Climate ship trims sails but keeps captain
IPCC plenary meeting, Busan:
The IPCC hopes its reforms will cut through any smog of confusion
Despite calls for him to go from some sceptics and environmentalists alike, it's worth noting that although reports from the InterAcademy Council, the Dutch government's environment agency and others found faults in IPCC processes, none of them concluded that chopping off the head would improve the workings of the body.
The review and reform process instigated earlier this year was always about much more than one person.
It's fundamentally about two things.
One is updating the governance of an organisation conceived 22 years ago - before the internet revolution, in a less responsive era of governance, and before attacking the science of climate change became such an important political strategy.
The other is making sure that its rules on issues such as dealing with critical comments and non-peer-reviewed material are followed to the letter, and improved if they are not completely fit for purpose.
Whether the IPCC leaves South Korea with all of these issues fully tackled is, however, another matter.
The InterAcademy Council, in its recent review, noted that it might take time for the IPCC to assess some of its recommendations and decide what to do about them; change did not have to be explosive, it said.
Even so, it is hard to escape the feeling that the government delegates who sit on the panel and are finally responsible for it are making a big meal out of some pretty straightforward decisions.
Dr Pachauri denied that the divisive politics of the UN climate convention had spilled over into the IPCC meeting - but that view was not shared by other delegates I spoke to.
The IAC report has been available for governments to consider since August; is it so difficult to reach decisions on issues such as whether to appoint a new chief for the small and overworked secretariat?
If the reforms that have been decided are implemented in full, though, it's hard to argue that the IPCC will not be a more effective body producing better honed and more wide-ranging assessments of the global climate.
Nothing can guarantee there will be no repeat of "HimalayaGate", especially given the ever-increasing mountain of scientific material that the IPCC has to assess.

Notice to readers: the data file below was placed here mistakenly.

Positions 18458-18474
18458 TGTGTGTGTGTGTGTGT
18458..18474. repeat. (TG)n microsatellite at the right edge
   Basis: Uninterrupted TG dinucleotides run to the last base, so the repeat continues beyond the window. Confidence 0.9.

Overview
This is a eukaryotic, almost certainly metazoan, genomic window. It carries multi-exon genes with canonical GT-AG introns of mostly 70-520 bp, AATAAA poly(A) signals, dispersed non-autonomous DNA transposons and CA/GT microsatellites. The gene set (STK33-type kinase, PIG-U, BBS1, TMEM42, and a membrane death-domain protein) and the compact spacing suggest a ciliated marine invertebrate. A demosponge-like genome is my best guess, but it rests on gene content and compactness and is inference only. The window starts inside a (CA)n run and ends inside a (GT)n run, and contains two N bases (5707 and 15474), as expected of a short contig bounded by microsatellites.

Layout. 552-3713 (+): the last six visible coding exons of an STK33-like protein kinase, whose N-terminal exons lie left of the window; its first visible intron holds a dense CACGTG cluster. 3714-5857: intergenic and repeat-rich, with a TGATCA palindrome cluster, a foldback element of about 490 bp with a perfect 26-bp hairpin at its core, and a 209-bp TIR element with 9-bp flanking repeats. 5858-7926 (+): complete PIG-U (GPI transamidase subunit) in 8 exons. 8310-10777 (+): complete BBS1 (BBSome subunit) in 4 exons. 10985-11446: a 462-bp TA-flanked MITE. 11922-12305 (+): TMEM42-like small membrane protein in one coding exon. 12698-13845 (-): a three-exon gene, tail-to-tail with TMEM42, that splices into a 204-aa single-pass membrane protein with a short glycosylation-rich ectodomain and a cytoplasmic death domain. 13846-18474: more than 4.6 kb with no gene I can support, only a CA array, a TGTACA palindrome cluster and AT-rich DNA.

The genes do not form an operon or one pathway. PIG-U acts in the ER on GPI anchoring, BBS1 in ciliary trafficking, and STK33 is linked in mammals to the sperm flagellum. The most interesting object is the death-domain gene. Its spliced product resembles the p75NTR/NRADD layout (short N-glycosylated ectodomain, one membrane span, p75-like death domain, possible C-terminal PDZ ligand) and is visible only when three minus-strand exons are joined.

But next time around - the fifth assessment (AR5), due out in 2013-4 - we should, in principle, see a report that clarifies much better which conclusions are based on solid evidence, and which sit on more ephemeral grounds.
We should see a more robust review process, ensuring critical comments are not only read but analysed and acted upon.
If mistakes are made, they should be corrected more quickly and more transparently.
And we should see an organisation less vulnerable to malicious attack - partly because potential conflicts of interest will have been assessed and dealt with ahead of time, and partly because when organisations are open to constructive criticism, there tends to be less of the malicious stuff around.
However AR5 turns out, Rajendra Pachauri will be here to usher it in, barring some major mishap.
Although the IAC recommended that IPCC chairs should serve only a single term, governments decided there was no reason to truncate his second term halfway through - and as I understand things, not a single delegate pressed for anything more.
The flamboyance may be turned down a notch, given the acceptance that the IPCC's job is to inform policy-making, not to recommend policies - and indeed, that was evident in South Korea, in a more restrained press conference performance than we have been used to from the usually ebullient doctor.
But he is, and remains, very much in charge.
Successive reviews found there was no smoking gun in his leadership role, just as they found no smoking gun on the issue of mainstream climate science itself.
All the frenzy of the last year has not changed that - though it may yet, perhaps, lead to a new, more open and more effective era for a modernised IPCC.